ELLSWORTH — Hancock County towns that are currently seeking to create a shared animal control position held a Zoom meeting Aug. 25 to discuss the next steps in the process.
The towns of Franklin, Gouldsboro, Hancock, Lamoine, Sorrento, Sullivan, Trenton and Winter Harbor have been looking into this option for months.
What the position will look like, how the animal control officer will be paid and how towns will divvy up the cost are among the issues officials have been considering.
On the Aug. 25 call, representatives from Franklin, Lamoine and Trenton shared ideas on what parts of the plan have been resolved and what still needs to be worked out. Exact numbers on per-town costs still need to be worked out in order for the plan to move forward with the Hancock County Commissioners.
“Commissioners are very interested in it, but they need numbers, how much it costs,” said Franklin Board of Assessors Chairperson and Code Enforcement Officer Millard Billings, who was representing the unorganized territories of Hancock County at the meeting.
“I didn’t have a specific dollar figure,” said Stu Marckoon, administrative assistant to Lamoine’s Select Board. “I just suggested that there would be some sort of base rate that we all would pay; the ACO would charge per hour and per mile on specific responses.”
A salary is yet to be determined.
“What are we looking at for an annual total expense for this?” asked Fred Ehrlenbach, who chairs the Trenton Select Board. “Not for each town but what would this individual make? I think that’s what the commissioners want to know.”
What each of the towns currently pay their part-time animal control officers could be a starting point. The effort here is to combine these roles and associated costs for the towns to create a position with an attractive paycheck. Currently, many towns are struggling to find and retain animal control officers.
“It’s [the pay] going to have to be something that’s attractive, and benefits would certainly make that attractive,” said Marckoon.
This animal control position, although it is being created for the purpose of serving these eight particular towns, is proposed to be a county job.
“Since it’s a county employee will they be eligible for health and benefits from the county?” Ehrlenbach asked. “With the number of employees that the county has, they’re obligated if it’s over 25 hours a week.”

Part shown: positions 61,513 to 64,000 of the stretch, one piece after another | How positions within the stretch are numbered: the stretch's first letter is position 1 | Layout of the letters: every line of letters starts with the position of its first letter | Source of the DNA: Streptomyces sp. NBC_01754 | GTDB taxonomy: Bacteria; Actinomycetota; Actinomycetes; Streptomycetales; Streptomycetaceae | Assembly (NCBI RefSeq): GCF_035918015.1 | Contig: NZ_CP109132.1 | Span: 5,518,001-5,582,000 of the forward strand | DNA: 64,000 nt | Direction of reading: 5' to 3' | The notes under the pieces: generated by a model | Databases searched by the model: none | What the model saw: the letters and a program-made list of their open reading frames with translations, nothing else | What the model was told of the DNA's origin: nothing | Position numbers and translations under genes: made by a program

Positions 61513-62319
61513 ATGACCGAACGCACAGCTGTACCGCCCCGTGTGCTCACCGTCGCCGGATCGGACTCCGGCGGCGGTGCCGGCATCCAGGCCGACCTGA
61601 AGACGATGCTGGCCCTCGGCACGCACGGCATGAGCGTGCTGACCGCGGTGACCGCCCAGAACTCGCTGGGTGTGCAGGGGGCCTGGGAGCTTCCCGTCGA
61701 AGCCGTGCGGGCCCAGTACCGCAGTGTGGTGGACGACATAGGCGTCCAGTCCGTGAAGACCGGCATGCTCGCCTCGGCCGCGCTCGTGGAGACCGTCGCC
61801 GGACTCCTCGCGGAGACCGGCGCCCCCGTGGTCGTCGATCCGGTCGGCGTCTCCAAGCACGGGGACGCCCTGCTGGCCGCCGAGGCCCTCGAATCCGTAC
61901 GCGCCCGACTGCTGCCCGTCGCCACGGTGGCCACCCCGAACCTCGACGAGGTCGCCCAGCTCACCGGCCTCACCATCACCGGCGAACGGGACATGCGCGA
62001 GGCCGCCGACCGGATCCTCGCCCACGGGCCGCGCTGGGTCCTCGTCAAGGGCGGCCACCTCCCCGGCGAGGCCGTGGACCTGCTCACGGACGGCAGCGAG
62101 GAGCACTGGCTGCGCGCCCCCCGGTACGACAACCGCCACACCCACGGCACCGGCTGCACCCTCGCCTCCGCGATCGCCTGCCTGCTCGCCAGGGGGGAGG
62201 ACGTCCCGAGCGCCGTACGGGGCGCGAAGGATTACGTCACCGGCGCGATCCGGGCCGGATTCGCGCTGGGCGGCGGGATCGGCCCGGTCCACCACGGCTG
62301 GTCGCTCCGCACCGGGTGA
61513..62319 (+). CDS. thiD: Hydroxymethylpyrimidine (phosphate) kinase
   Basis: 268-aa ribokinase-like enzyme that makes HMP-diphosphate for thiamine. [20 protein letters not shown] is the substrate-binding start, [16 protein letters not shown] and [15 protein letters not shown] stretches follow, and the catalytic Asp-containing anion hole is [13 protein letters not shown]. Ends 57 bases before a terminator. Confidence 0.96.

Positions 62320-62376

The other point of discussion was that of equipment needed for the animal control officer. Not all of the towns have sufficient equipment, but by pooling resources, many of the equipment needs can be met.
“Right now, we have no equipment, but I’m wondering if individual towns have equipment,” Billings said.
Individual towns do have some equipment, such as cages and traps. Notably, the most necessary and expensive item that must be obtained is a vehicle for the officer. Town officials discussed specifications that the animal control vehicle must have, including being large enough to carry traps, cages, equipment.
Ehrlenbach suggested that a retired law enforcement cruiser could be a suitable alternative to a larger truck, as it would meet the needs for the job without going over budget. Other town officials agreed with this idea.
“If we can get the county, one of their retired cruisers … that might be doable,” Marckoon said.
As for the next steps in this process, participating towns will be compiling their current individual annual animal control expenses. This will provide some indication of what the total cost as well as the per-town cost of this collaborative position could be. Officials from the participating towns will meet again in two weeks to discuss matters further.
Update: Franklin Board of Assessors chairperson and code enforcement officer Millard Billings was representing the unorganized territories of Hancock County at the meeting.